America’s libraries need to be modernized. Call the wine bar.

The United States sleeps on more than just universal health care and widespread bidet use. In cities from Helsinki, Finland to Canberra, Australia, libraries offer more than just a place to take a break between using the fast and free internet and exploring ancient Martian glaciers. They’re packed with cafes and wine bars (yes, really!) that invite you to linger with a culinary experience all their own. Think chickpea bánh mì, wild mushroom soup made from sheathed tufts of wood collected from a nearby forest, and Côtes du Rhône on tap on tap. Not a foil-wrapped slice of cake, a lukewarm cup of Styrofoam filter coffee, or a soggy egg salad sandwich in sight.

Susan Orlean, in her 2018 book, points out that there are more public libraries in the United States than McDonald’s The library book. “They outnumber retail bookstores by two to one.” Libraries is one of the last truly equitable “third places” we have left in the United States, a free meeting place that was more frequented than movie theaters in 2019, according to a Gallup poll. And yet The libraries of our country are a largely undeveloped gastronomic area.

As an experienced library tourist (honorable thanks to the Kansas City Public LibraryThe New York Public Libraryand the Los Angeles Public Library sadly deceased Panda Express), I searched for libraries that served everything from iced lattes to Indonesian tahu goreng. However, what impresses me most is the way international libraries foster an inimitable sense of commensality. A fancy term to describe the act of eating together, commensality was shown to play an overwhelming role in strengthening social order and public health. Above all, sharing an upscale culinary experience increases the feeling of personal satisfactionwhat that proves Eating is not just a means to an end.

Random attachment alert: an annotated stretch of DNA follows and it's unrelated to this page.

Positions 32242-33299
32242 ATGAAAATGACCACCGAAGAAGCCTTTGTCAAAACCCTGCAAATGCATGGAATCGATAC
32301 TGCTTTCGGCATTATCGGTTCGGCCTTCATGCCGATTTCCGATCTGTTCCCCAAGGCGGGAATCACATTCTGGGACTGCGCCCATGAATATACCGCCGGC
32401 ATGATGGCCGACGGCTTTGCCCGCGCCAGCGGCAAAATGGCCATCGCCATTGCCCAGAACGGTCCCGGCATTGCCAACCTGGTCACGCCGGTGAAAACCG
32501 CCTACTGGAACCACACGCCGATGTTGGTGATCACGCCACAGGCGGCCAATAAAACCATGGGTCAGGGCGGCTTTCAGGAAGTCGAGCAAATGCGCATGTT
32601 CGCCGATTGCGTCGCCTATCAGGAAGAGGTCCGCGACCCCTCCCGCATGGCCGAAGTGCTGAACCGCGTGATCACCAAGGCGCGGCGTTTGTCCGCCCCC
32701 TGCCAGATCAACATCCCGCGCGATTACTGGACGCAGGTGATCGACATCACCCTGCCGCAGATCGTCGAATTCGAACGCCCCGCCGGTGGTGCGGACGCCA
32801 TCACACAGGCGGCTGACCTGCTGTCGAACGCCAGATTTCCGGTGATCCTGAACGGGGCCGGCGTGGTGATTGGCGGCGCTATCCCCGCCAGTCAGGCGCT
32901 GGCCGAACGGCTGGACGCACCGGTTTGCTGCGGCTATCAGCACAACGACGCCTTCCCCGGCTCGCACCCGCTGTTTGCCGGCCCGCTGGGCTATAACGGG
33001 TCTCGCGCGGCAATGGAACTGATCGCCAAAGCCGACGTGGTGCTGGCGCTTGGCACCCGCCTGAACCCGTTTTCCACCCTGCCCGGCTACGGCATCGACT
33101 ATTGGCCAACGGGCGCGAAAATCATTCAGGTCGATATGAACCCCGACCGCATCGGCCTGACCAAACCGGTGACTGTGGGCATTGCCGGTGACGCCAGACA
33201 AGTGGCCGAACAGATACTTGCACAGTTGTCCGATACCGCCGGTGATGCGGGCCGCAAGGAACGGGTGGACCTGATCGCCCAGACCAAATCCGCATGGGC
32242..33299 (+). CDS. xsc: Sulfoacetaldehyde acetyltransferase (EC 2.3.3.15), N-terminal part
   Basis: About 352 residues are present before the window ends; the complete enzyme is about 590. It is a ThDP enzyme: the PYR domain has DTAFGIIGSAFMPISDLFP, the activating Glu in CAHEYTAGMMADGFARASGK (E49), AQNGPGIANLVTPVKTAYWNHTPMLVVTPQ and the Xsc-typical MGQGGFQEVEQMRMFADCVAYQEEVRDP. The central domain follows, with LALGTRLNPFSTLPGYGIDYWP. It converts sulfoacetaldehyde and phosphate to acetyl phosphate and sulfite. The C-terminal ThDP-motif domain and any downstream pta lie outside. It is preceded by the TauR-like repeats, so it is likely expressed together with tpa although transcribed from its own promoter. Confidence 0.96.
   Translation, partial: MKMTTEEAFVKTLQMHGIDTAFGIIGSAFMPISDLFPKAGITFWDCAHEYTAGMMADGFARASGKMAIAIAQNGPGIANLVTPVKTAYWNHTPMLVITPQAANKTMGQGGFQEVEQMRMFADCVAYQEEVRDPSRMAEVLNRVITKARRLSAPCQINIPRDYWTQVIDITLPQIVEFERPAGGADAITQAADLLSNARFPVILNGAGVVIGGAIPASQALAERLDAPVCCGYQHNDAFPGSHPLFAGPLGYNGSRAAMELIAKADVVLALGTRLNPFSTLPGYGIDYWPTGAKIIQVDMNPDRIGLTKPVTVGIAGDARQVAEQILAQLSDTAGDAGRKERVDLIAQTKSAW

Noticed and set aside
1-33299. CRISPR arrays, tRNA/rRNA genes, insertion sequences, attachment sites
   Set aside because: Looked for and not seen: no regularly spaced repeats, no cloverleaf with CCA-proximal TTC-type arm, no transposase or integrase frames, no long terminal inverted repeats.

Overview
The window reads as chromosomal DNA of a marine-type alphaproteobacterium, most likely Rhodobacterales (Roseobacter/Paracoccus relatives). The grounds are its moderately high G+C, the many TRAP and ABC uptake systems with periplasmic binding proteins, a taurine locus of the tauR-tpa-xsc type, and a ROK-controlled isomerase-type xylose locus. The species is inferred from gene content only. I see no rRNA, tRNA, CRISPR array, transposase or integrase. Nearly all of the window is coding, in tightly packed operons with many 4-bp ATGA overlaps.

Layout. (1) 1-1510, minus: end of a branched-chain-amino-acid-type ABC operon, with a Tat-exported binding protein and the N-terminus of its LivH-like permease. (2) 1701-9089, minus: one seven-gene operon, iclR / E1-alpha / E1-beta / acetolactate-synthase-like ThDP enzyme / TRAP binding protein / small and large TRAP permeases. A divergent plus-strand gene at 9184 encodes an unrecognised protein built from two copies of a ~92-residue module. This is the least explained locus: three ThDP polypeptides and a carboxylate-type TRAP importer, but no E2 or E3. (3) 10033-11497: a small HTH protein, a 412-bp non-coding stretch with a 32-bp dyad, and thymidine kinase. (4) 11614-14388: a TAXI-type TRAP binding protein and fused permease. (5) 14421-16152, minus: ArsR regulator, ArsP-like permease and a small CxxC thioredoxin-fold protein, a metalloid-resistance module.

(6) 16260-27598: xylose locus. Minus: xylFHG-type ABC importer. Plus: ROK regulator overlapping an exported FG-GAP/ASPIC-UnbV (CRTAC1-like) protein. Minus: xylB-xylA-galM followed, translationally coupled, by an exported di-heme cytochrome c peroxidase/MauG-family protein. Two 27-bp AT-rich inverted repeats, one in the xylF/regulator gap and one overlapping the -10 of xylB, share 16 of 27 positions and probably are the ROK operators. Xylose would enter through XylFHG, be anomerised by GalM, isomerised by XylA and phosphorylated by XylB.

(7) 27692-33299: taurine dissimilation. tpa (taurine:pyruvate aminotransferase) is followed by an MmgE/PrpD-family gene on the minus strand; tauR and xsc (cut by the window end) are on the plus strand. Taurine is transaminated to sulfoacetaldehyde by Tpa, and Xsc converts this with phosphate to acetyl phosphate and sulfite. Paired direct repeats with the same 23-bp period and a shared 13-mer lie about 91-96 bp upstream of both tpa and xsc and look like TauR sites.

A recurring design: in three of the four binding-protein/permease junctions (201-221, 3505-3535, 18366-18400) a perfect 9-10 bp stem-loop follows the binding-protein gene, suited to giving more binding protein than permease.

I found out that you can eat a very good curry egg salad sandwich at a white clothed communal table right next to the reading room Richelieu bicycle of the French National Library. And that’s just the edge of the library-eating rabbit hole. Helsinki Oodi library The café serves everything from rainbow trout coconut curry to beet and goat cheese lasagne to light, fluffy passion fruit tarts – all labeled with their own climate impact score.

If you’re in Canberra, you can enjoy confit snapper and pan-fried pork belly National Library of Australia‘S Exlibris Cafe, whose table service creates an atmosphere more reminiscent of a living room than a fast-casual restaurant. Embedded in the brutalism of Manila Magsaysay Laureate Library is the speakeasy-inspired Library Café, where you can enjoy spicy sisig with rice, massive slices of Sans Rival mango, and even an espresso margarita (not a martini) in emerald velvet-tufted booths under low, moody pendant lights. It should also come as no surprise that you can enjoy a rooftop Campari spritz at the Caffetteria in Florence wafer library.

Libraries have long been viable, changing shape to serve the needs of their communities far beyond book lending.